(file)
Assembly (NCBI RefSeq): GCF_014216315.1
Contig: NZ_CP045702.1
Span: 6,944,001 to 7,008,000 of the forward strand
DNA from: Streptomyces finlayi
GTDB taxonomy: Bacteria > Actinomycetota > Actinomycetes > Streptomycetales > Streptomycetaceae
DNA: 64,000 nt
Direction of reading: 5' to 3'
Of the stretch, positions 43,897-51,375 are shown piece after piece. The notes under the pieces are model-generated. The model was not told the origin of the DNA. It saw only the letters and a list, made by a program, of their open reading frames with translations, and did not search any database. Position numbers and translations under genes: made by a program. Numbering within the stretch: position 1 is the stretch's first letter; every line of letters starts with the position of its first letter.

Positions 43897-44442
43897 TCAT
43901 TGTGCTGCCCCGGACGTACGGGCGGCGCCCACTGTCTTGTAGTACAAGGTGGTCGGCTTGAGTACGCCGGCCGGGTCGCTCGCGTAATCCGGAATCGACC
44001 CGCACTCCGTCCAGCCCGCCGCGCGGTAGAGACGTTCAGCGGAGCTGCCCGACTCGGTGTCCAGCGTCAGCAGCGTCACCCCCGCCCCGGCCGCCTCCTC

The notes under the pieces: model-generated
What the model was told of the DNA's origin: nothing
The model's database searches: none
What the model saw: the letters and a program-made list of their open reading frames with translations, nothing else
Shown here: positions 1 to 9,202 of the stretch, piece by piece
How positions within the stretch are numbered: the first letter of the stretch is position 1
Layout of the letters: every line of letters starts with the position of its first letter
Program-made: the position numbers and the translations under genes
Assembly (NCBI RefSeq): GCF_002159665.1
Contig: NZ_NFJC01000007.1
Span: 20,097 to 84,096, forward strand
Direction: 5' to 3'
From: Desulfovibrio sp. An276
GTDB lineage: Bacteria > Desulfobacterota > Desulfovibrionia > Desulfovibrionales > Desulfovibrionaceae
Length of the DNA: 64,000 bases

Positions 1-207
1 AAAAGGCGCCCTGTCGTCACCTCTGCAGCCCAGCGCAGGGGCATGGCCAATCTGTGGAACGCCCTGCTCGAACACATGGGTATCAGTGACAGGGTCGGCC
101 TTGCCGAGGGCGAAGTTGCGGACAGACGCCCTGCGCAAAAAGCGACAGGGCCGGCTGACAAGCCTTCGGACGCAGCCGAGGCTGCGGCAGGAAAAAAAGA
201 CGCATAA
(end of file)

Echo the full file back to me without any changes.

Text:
Assembly (NCBI RefSeq): GCF_014216315.1
Contig: NZ_CP045702.1
Span: 6,944,001 to 7,008,000 of the forward strand
DNA from: Streptomyces finlayi
GTDB taxonomy: Bacteria > Actinomycetota > Actinomycetes > Streptomycetales > Streptomycetaceae
DNA: 64,000 nt
Direction of reading: 5' to 3'
Of the stretch, positions 43,897-51,375 are shown piece after piece. The notes under the pieces are model-generated. The model was not told the origin of the DNA. It saw only the letters and a list, made by a program, of their open reading frames with translations, and did not search any database. Position numbers and translations under genes: made by a program. Numbering within the stretch: position 1 is the stretch's first letter; every line of letters starts with the position of its first letter.

Positions 43897-44442
43897 TCAT
43901 TGTGCTGCCCCGGACGTACGGGCGGCGCCCACTGTCTTGTAGTACAAGGTGGTCGGCTTGAGTACGCCGGCCGGGTCGCTCGCGTAATCCGGAATCGACC
44001 CGCACTCCGTCCAGCCCGCCGCGCGGTAGAGACGTTCAGCGGAGCTGCCCGACTCGGTGTCCAGCGTCAGCAGCGTCACCCCCGCCCCGGCCGCCTCCTC

The notes under the pieces: model-generated
What the model was told of the DNA's origin: nothing
The model's database searches: none
What the model saw: the letters and a program-made list of their open reading frames with translations, nothing else
Shown here: positions 1 to 9,202 of the stretch, piece by piece
How positions within the stretch are numbered: the first letter of the stretch is position 1
Layout of the letters: every line of letters starts with the position of its first letter
Program-made: the position numbers and the translations under genes
Assembly (NCBI RefSeq): GCF_002159665.1
Contig: NZ_NFJC01000007.1
Span: 20,097 to 84,096, forward strand
Direction: 5' to 3'
From: Desulfovibrio sp. An276
GTDB lineage: Bacteria > Desulfobacterota > Desulfovibrionia > Desulfovibrionales > Desulfovibrionaceae
Length of the DNA: 64,000 bases

Positions 1-207
1 AAAAGGCGCCCTGTCGTCACCTCTGCAGCCCAGCGCAGGGGCATGGCCAATCTGTGGAACGCCCTGCTCGAACACATGGGTATCAGTGACAGGGTCGGCC
101 TTGCCGAGGGCGAAGTTGCGGACAGACGCCCTGCGCAAAAAGCGACAGGGCCGGCTGACAAGCCTTCGGACGCAGCCGAGGCTGCGGCAGGAAAAAAAGA
201 CGCATAA